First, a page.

Fourth Sunday of Lent
08 Mar 2021
Sr. Dianne Bergant, CSA

Reading 1: 2 Chronicles 36:14-16, 19-23
Responsorial Psalm: Psalm 137:1-2, 3, 4-5, 6
Reading 2: Ephesians 2:4-10
Gospel: John 3:14-21

How do I love thee?

How do I love thee? Let me count the ways.
I love thee to the depth and breadth and height
my soul can reach when feeling out of sight
for the ends of being and ideal grace.

Such tender words of the poet Elizabeth Barrett Browning reflect a bit of the all-encompassing character of human love. Still, human love is only a reflection of divine love, though it somehow participates in it. For this reason, these words could well be placed in the mouth of God this Sunday, for all three readings illustrate God’s merciful love.

The first reading opens with a dispassionate chronicling of the people’s willful violation of their covenant relationship with God. It tells how, in response to their callous behavior, God allowed their enemies to triumph over them. But this was not the end for them. Once they had repented – and in moving words the psalm response has captured their sentiments of repentance – God allowed them to return. Their return (“return” and “repent” come from the same Hebrew word) is first a return to God and then a return to Jerusalem, where they might live a life dedicated to God.

The extent of God’s love is recounted in the gospel. There we read that the only son of God was sent into the world in order to save it. In John’s Gospel, “the world” frequently refers to that dimension of human life that is antagonistic toward the things of God. That is not the meaning here. Rather, the writer insists that God loves the world, seeks to draw people out of darkness into light, and does whatever is necessary to save them from their own sinfulness.

Paul reiterates this teaching about divine love in the reading from Ephesians. He declares that God saves us through Christ. But why should God do this? Certainly not because we deserve it. In fact, Paul claims that God saved us while we were still in our transgressions, or mired in our sinfulness. God saves us out of mercy, that covenant characteristic known in the Hebrew tradition as “loving kindness” or “steadfast love.” God’s merciful love alone marks the “ends of being and ideal grace,” to use Browning’s words.  Today’s readings turn our gaze onto God’s covenant relationship with us, and we are astounded at what we perceive. Despite our infidelity, God remains faithful to us; despite the steps we take toward our own destruction, God continues to offer us a second chance at life. Such are the “depth and breadth and height” of God’s love.

However, with all of the suffering – what we consider “innocent suffering” – we have endured this year, we might question this love.  Whether God directly generated the suffering or allowed it to happen, God is still somehow involved in it.  How do we balance the claims of these readings with the reality of life in today’s world?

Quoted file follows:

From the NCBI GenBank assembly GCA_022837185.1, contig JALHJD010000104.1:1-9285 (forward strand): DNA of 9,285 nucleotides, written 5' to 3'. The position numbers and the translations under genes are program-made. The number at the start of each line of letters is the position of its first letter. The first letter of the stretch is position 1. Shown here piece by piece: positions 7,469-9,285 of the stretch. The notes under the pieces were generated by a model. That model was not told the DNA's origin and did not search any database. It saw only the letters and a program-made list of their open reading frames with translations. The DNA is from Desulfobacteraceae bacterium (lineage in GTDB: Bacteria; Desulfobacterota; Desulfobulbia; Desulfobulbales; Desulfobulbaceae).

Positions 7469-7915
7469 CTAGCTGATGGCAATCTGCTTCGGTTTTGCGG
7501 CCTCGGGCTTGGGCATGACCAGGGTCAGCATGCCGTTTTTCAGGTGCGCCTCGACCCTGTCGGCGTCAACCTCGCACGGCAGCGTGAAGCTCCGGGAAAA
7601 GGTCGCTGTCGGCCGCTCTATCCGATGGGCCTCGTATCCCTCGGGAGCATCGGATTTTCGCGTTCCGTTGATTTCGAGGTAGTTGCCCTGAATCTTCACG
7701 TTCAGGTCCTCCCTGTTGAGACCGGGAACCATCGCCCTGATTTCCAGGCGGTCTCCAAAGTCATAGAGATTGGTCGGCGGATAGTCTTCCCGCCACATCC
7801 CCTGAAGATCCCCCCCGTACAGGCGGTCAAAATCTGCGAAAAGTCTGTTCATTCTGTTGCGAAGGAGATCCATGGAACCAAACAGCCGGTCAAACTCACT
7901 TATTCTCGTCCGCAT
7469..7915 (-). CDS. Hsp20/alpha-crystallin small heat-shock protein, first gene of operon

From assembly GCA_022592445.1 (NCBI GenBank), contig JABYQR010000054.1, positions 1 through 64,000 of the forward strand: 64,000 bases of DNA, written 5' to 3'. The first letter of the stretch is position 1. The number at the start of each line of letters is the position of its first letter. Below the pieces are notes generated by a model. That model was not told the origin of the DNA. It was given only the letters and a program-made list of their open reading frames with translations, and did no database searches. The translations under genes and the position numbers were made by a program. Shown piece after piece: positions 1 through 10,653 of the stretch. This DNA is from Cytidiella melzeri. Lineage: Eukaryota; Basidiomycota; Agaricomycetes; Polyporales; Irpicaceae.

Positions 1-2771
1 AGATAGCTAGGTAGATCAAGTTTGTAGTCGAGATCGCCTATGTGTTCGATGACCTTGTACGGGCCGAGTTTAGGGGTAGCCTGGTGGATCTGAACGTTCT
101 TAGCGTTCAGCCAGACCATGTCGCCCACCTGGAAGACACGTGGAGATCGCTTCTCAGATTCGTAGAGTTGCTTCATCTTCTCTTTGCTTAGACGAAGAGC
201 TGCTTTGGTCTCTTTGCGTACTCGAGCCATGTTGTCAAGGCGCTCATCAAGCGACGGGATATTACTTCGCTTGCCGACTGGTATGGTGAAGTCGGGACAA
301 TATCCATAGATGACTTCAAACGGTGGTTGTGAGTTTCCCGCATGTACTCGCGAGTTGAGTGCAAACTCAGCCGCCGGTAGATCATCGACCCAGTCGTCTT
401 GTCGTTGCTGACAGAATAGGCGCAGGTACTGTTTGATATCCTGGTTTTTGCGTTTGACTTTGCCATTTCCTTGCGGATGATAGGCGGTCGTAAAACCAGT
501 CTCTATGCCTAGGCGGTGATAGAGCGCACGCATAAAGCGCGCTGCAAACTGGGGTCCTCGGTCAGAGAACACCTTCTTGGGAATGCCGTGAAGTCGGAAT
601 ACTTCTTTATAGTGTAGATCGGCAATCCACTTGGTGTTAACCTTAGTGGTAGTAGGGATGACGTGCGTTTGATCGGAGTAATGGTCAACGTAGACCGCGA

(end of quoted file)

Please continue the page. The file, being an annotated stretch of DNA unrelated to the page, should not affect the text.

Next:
Our biblical tradition in both the Old and New Testaments employs a metaphor that offers a religious way of holding these two in balance.  It is called “the birth pangs.”  The fundamental grounding of this understanding is a firm conviction of God’s undying love for us. This is the love described in today’s readings.  Flowing from this love is God’s desire for what is best for us – that we might thrive in this life and enjoy the fulfillment and peace that surpasses even our own desires.  In order to attain God’s desire for us, we must endure struggle and pain and sorrow.  However it is “like a woman in labor…” (Isa 13:8), “who when she has given birth to a child…longer remembers the pain because of her joy that a child has been born into the world” (John 16:21).  This metaphor holds love and suffering in balance, and it promises new life.

Today’s readings remind us that the ground of our being is God’s love.  When suffering comes, we are the ones who decide whether it will simply burden us or transform us.  In other words, will we simply endure this pandemic, this racial inequality, this social alienation?  Or will we be transformed by it?  Made new people?  Will we take steps to resolve the ruptures in our lives, in our church, in our country, in our world?  Or will we simply lick our wounds?  It is our choice.  Like the people of ancient Israel, we can indeed rebuild our broken lives and our fractured country, our bleeding church. We can give birth to a world based on cooperation rather than competition, on respect rather than discrimination. God’s love has been offered; the choice is ours.

Dianne Bergant, CSA
Carroll Stuhlmueller, CP, Distinguished Professor Emerita of Old Testament Studies